A Government minister has questioned whether Brexit should go ahead if damning assessments on Britain's economic prospects prove accurate.
In a highly unusual intervention, Conservative Dr Phillip Lee raised fears over whether Theresa May could "legitimately lead a country along a path that the evidence and rational consideration indicate would be damaging" after leaked papers revealed that Britain would be worse off out of the EU than if it stayed in.
It comes as Labour was set to force a Commons vote demanding the Government release Whitehall documents, obtained by website Buzzfeed, that suggested that growth would fall by 8 per cent if Britain crashes out of the EU without a deal. Even with a comprehensive trade deal of the kind Ms May seeks, growth could fall by 5 per cent over the next 15 years.
Dr Lee said the Goverment could not ignore the evidence after Brexit minister Steve Baker tried to dismiss the secret analysis by telling MPs that official forecasts drawn up by civil servants were "always wrong".
Dr Lee, a Justice minister, posted on Twitter: "The next phase of Brexit has to be all about the evidence. We can’t just dismiss this and move on. If there is evidence to the contrary, we need to see and consider that too.
"But if these figures turn out to be anywhere near right, there would be a serious question over whether a government could legitimately lead a country along a path that the evidence and rational consideration indicate would be damaging. This shows the PM's challenge.
"The PM has been dealt some tough cards and I support her mission to make the best of them. It’s time for evidence, not dogma, to show the way. We must act for our country’s best interests, not ideology & populism, or history will judge us harshly. Our country deserves no less."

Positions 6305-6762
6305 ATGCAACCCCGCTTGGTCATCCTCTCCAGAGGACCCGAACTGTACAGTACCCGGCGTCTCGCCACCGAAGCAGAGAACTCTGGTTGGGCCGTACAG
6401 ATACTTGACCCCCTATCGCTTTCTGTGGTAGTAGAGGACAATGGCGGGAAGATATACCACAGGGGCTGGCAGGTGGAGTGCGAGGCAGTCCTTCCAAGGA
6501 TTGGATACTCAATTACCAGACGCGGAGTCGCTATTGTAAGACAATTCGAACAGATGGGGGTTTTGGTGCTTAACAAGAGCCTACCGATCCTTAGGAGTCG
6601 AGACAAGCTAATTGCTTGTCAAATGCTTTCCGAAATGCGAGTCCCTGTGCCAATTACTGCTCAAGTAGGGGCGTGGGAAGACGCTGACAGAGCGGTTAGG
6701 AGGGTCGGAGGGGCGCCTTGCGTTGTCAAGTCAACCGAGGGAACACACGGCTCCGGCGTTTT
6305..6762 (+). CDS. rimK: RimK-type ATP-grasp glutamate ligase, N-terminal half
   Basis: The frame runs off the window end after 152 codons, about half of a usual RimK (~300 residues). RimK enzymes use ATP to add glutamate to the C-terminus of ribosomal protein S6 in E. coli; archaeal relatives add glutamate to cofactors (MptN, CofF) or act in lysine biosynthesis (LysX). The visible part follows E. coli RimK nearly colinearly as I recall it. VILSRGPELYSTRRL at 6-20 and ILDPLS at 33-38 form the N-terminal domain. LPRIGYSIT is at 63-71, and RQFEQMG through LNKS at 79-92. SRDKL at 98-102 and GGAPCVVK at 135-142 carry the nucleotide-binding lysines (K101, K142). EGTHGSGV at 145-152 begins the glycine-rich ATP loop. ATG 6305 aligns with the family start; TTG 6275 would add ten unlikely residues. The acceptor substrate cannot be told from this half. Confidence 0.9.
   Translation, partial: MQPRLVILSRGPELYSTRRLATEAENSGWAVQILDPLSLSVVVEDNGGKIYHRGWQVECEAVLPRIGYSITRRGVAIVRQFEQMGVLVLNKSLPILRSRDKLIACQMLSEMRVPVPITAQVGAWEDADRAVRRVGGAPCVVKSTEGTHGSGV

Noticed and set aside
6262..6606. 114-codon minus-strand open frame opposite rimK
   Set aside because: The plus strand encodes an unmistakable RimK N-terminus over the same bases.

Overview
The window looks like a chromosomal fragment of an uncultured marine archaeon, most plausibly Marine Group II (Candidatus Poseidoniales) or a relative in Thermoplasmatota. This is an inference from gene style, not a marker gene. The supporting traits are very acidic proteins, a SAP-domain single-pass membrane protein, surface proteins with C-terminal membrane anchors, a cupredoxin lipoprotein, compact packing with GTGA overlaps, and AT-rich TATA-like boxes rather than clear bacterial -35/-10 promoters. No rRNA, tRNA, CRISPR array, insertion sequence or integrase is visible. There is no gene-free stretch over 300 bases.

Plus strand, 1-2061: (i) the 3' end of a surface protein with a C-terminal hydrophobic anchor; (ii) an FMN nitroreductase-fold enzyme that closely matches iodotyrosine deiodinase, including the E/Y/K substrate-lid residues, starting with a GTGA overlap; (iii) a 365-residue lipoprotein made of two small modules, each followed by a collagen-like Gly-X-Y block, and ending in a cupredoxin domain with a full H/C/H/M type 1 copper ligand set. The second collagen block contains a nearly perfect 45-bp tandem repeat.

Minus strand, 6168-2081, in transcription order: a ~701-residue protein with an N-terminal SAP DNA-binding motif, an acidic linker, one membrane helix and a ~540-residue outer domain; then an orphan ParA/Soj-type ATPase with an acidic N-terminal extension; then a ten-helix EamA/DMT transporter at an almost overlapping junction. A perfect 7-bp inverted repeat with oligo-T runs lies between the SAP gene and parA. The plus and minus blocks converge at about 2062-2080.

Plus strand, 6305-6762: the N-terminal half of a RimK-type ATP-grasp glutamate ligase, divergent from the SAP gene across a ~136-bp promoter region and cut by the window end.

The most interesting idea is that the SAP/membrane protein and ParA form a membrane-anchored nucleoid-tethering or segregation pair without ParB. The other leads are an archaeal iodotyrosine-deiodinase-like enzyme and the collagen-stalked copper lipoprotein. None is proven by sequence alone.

His comments indicate the growing pressure on the Prime Minister from both sides of her own party on her vision for Brexit and domestic policy, amid warnings of growing discontent among Tory donors.
Ms May sought to play down the leaked study - which was drawn up by the Department for Exiting the EU - telling Cabinet ministers that it represented "initial work" by officials.
In the Commons, Mr Baker, a Eurosceptic Brexit minister, dismissed the economic forecasting and said MPs would be given the "appropriate analysis" carried out by the Government when they came to vote on a final deal with the EU.
He said reports about the leaked study were based on "selective interpretation" of a "preliminary analysis".
However Ms May told reporters on a trade mission to China that she would publish an economic impact analysis before Parliament votes on the final deal.
The leaked papers set out a range of potential scenarios, where even if the UK was able to negotiate a comprehensive free trade agreement, estimated growth would be down 5 per cent over the next 15 years.
That would rise to 8 per cent if Britain left without a deal and was forced to fall back on World Trade Organisation (WTO) rules.
Alternatively, if the UK were to retain access to the single market through membership of the European Economic Area the loss would be just 2 per cent.
No 10 said the analysis had only considered a range of "off-the-shelf" deals and had not covered the "bespoke" agreement which the Government is seeking.
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